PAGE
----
By Huma Yusuf
July 30, 2012
RECENT clashes in western Myanmar between Buddhist Rakhines and Muslim Rohingya have polarised Pakistan’s public sphere.
The debate about how Pakistanis should react to the violence has pitted liberals against conservatives in a way that says far more about Pakistani society and the appalling state of national discourse than it does about the plight of the Rohingya.
On the right end of the religio-political spectrum, there are those who are expressing outrage at the persecution of Myanmar’s Muslim community, calling for Pakistanis to widely condemn the atrocities and pressurising the state to join hands with the ummah and intervene on behalf of the Rohingya.
On the left, there are those who object to this histrionic empathy with the Rohingya and point out that multiple atrocities committed within Pakistan’s borders — especially widespread violence and discrimination against religious minorities — rarely provoke the same outcry. For example, when the Karachi Bar Association raised its voice against the killing of dozens of Rohingya, many people responded with a flurry of blogs and tweets asking why the city’s prolonged ethno-political violence didn’t inspire similar mobilisation.
The body of writing about this polarised debate has tried to answer the question of whether Pakistanis are justified in their outcry against violence in Myanmar, and therefore completely misses the point. Whether or not we should care about the Rohingya is not the question we should be asking. News of a tragedy of this nature will inevitably provoke some kind of shock, horror or outrage. The extent of the reaction is determined by many factors that people have little control over, primarily the international media’s treatment of an issue.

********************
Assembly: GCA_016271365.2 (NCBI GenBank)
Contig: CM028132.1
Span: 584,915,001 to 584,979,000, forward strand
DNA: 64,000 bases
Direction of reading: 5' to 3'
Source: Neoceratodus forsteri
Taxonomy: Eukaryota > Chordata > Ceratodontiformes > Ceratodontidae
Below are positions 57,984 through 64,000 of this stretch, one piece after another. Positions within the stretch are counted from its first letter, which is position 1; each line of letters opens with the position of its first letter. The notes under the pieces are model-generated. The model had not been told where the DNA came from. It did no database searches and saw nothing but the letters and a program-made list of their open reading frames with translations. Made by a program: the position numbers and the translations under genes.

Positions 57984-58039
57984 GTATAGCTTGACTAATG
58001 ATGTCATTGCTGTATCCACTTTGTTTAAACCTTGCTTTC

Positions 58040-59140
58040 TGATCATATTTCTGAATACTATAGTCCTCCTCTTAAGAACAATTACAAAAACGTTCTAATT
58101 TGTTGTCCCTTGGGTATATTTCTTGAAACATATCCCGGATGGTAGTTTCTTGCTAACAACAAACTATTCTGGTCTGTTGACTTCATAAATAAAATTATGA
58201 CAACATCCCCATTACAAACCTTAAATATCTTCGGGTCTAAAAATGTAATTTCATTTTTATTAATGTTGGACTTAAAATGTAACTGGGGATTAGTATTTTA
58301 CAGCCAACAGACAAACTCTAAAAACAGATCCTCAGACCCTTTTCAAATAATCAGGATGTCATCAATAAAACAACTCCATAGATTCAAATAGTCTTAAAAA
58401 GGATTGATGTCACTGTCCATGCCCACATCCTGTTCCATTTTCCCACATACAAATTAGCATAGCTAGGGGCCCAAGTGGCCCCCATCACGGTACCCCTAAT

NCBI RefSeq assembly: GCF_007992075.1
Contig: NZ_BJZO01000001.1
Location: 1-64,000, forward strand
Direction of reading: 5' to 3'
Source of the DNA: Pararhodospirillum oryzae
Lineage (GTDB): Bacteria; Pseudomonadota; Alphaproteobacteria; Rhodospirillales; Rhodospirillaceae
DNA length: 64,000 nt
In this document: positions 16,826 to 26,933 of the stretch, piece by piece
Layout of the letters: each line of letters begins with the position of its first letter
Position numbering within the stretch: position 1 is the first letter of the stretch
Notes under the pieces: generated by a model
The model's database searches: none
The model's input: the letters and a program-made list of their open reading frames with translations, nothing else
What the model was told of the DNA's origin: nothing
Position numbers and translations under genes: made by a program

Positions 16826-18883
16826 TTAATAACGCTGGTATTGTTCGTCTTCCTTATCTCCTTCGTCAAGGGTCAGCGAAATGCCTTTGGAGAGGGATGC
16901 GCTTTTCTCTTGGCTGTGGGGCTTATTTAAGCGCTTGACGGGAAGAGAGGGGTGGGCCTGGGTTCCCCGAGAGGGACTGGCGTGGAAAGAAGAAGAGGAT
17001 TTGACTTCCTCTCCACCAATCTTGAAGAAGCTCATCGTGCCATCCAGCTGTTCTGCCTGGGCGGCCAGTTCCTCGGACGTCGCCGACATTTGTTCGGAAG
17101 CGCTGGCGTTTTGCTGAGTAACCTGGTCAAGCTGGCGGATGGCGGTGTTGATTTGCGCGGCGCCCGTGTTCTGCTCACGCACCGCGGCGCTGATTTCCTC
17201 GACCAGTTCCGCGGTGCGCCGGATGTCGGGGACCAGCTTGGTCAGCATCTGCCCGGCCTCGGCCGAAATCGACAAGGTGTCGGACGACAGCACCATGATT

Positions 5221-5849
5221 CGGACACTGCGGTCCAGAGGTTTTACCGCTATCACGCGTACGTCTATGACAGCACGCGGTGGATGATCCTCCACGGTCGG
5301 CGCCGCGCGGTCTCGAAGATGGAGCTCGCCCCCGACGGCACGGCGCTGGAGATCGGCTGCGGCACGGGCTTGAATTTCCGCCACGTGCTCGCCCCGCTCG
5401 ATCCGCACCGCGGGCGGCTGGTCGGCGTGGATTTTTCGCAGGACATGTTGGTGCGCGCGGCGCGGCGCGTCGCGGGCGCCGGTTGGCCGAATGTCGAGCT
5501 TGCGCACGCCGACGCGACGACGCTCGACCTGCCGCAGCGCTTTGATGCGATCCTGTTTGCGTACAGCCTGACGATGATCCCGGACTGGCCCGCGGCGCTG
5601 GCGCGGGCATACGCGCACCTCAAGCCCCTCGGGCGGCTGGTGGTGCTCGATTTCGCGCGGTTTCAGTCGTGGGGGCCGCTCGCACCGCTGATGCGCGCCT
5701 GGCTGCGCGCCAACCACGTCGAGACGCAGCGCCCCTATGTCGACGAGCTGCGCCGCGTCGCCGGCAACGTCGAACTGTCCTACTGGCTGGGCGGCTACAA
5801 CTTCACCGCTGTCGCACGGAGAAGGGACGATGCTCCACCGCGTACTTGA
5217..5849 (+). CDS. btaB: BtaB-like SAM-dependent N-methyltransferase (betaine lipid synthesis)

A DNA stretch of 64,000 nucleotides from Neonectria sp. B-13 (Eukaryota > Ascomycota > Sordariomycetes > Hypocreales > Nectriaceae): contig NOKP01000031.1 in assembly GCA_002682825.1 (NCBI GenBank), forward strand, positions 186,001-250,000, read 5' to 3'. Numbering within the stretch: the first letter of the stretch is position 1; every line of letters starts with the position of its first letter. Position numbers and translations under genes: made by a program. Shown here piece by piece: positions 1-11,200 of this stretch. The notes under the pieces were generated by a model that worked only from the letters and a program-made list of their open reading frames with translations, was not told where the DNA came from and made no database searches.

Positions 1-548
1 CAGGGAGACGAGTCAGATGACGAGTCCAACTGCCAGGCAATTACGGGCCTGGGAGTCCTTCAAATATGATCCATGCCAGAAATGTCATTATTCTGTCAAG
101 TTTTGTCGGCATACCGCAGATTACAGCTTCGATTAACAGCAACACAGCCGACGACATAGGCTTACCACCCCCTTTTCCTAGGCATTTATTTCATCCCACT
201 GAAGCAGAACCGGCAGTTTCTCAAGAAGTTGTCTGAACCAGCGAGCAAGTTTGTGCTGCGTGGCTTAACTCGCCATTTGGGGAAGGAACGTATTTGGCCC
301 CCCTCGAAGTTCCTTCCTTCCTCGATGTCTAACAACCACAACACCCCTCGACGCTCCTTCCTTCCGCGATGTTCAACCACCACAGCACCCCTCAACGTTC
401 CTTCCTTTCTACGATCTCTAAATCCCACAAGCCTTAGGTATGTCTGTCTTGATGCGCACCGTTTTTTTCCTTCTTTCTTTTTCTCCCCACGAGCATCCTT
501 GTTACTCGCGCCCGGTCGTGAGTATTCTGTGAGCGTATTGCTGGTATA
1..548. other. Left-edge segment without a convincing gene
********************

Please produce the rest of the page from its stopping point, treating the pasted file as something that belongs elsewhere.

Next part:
The stateless Rohingya have been denied basic rights by the Myanmar state, which does not recognise them as citizens, for decades. Their plight is now making headlines because recent violence comes at the heels of Myanmar’s opposition leader Aung San Suu Kyi’s summer tour of Europe. After wowing western audiences, the Nobel Peace Prize winner has disappointed the international community with her silence on this human rights crisis.
The issue is also politically relevant in an American election year. Many had criticised US President Barack Obama for not pressing Myanmar on human rights issues during the recent rapprochement between the two states. The current wave of violence reflects poorly on his foreign policy credentials. As such, the humanitarian crisis in Myanmar lends itself well to simplified, emotional media coverage as compared to the complex and slow-moving conflicts in Syria and Mali, which also include Muslim victims but have provoked less of a local response.
In other words, the right-wing outcry against the Rohingya is not problematic per se, but the way in which it has been deployed in a local socio-political context might be. The question Pakistani liberals should be asking is not whether the Rohingya deserve more or less sympathy than Pakistan’s persecuted minorities, but what this sympathy says about our local politics, ideology and discourse.